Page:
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Myths and Legends
Geoffrey of Monmouth - Legend Maker

Detail of King Vortigern, from the Geoffrey Tapestry at Monmouth Priory
© Monmouth Priory
'The History of the kings of Britain', together with its ‘taster’, the 'Prophecies of Merlin', which was published a little earlier, purports to be a narrative of British history represented by the successes and failures of its rulers.

The introductory chapters describe the Trojan-Roman origins of the British and their coming sometime in the mists of history to the island of Albion, renamed Britannia by Brutus, the first king. The island is divided between his three sons: the eldest, Locrinus, being given Loegria (in Welsh, Lloegr is ‘England’) with its capital city, London; Albanactus received Albany (Scotland); and Camber has Cambria (Wales). There are, therefore, three kingdoms but one crown, that of London.

Geoffrey reveals the fortunes of a succession of kings, and some queens, of the Britons, the coming of the Romans, the advent of the English, and the ensuing wars until they achieve sovereignty, not so much by force of arms, as by the moral turpitude and foolishness of the Britons, whose last king, Cadwallader, recognising this is God’s will, flees to his exile in Brittany, and dies in Rome in 689.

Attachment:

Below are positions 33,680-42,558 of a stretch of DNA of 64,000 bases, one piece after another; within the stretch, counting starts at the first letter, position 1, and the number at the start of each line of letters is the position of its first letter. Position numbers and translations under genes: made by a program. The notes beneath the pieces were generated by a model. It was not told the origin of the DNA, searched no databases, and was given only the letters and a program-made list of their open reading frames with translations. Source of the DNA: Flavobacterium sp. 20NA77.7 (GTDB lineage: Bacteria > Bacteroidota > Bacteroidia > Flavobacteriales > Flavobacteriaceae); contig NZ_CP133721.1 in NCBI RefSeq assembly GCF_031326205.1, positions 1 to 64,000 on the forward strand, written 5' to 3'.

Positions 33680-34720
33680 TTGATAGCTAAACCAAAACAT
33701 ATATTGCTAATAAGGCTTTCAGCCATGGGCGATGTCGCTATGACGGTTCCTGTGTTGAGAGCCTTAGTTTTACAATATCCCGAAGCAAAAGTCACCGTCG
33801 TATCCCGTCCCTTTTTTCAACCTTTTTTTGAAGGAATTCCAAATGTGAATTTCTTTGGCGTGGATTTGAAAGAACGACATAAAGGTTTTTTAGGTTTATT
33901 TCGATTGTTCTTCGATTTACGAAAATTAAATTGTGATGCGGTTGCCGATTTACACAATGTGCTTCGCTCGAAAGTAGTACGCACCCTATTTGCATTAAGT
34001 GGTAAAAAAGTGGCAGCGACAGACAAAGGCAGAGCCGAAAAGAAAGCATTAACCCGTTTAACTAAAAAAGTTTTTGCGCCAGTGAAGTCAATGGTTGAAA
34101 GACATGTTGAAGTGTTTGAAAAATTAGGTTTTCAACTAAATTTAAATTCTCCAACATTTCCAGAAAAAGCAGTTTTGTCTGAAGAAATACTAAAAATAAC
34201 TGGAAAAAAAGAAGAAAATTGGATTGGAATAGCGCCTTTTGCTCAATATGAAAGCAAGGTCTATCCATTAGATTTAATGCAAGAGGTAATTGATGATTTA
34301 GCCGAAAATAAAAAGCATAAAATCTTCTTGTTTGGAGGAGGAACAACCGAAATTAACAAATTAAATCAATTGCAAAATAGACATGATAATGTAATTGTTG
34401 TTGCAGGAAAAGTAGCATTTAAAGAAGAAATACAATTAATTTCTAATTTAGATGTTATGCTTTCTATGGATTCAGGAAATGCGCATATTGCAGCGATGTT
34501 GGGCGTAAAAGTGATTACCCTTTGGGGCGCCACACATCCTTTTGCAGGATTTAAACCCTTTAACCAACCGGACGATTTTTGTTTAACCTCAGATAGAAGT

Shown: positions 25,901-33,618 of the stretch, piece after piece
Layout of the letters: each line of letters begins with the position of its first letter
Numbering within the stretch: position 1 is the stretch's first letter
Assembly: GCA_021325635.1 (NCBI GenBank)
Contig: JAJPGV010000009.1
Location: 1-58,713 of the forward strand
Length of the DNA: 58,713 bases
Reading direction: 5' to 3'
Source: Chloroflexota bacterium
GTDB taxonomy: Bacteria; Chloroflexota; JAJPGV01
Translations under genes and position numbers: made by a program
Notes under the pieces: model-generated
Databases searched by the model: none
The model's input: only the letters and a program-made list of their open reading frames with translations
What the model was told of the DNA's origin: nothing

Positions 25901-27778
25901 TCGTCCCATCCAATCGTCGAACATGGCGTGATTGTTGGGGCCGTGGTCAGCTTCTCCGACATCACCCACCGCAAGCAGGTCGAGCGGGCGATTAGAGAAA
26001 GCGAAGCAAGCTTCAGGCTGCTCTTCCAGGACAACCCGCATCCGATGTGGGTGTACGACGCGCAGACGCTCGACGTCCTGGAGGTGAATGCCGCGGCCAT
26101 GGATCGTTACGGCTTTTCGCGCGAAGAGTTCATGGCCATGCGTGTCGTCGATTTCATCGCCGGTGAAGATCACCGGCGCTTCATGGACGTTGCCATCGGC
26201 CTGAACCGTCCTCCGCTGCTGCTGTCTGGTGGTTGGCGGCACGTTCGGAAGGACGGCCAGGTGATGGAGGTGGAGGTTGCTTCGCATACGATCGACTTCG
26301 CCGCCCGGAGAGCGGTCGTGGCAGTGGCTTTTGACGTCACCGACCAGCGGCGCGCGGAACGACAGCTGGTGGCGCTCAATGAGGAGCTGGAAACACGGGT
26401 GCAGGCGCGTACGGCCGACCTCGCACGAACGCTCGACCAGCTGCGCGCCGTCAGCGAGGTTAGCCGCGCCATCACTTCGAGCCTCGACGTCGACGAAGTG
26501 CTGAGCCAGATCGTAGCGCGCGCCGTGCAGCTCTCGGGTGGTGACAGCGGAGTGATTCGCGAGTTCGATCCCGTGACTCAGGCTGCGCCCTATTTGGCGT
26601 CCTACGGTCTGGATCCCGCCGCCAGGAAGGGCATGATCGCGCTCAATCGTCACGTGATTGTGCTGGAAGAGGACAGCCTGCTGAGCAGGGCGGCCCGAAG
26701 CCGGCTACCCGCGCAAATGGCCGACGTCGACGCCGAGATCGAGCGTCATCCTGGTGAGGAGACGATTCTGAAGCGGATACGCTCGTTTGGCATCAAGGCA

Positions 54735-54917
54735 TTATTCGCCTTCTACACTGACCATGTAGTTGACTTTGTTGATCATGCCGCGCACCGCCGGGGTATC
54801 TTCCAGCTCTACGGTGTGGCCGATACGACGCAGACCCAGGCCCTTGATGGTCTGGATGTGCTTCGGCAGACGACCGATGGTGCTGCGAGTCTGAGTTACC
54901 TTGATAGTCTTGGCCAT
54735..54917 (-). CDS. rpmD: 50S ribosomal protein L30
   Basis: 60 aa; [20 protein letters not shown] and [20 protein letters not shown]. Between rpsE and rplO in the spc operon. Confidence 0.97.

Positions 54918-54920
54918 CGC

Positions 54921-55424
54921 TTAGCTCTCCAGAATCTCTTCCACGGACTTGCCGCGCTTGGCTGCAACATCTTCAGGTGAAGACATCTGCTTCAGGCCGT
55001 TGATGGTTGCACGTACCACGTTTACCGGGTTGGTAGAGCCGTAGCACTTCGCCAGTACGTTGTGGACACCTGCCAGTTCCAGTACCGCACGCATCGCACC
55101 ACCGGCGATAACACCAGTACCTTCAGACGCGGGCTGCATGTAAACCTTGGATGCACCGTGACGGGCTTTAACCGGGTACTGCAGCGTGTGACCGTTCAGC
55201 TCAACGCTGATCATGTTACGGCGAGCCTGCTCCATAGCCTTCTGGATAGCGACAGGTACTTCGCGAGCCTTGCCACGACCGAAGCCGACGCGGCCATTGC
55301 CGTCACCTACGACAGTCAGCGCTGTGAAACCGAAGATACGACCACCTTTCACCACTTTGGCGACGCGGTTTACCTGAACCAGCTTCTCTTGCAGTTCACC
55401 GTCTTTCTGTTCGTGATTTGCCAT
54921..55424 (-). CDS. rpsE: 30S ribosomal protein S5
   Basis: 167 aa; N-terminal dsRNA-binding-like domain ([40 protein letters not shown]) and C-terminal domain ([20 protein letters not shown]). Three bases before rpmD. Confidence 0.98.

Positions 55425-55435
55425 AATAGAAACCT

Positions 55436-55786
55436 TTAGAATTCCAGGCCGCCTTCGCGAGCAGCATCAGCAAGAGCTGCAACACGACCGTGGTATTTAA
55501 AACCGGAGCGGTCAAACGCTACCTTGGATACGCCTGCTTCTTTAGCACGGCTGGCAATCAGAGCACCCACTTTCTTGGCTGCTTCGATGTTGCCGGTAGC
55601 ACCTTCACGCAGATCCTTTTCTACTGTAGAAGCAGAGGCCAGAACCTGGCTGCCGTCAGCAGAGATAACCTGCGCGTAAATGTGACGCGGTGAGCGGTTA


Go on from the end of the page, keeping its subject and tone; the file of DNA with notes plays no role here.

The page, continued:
All is not lost, however, for Merlin had prophesied to Vortigern, the naively duped king who had allowed the first English settlements, that one of Brutus’s race would return to restore British sovereignty from shore to shore.

Not by chance is this prophetic passage set in the centre of the book, immediately before the coming of the English. It was of paramount significance in the Welsh reading of the Historia, for what was for some readers a story of the moral degeneration and subsequent decline and defeat of the Britons (and their contemporary descendants, the Welsh) became for others the grounds of hope and an inspiration for the future.

Words: Brynley F Roberts

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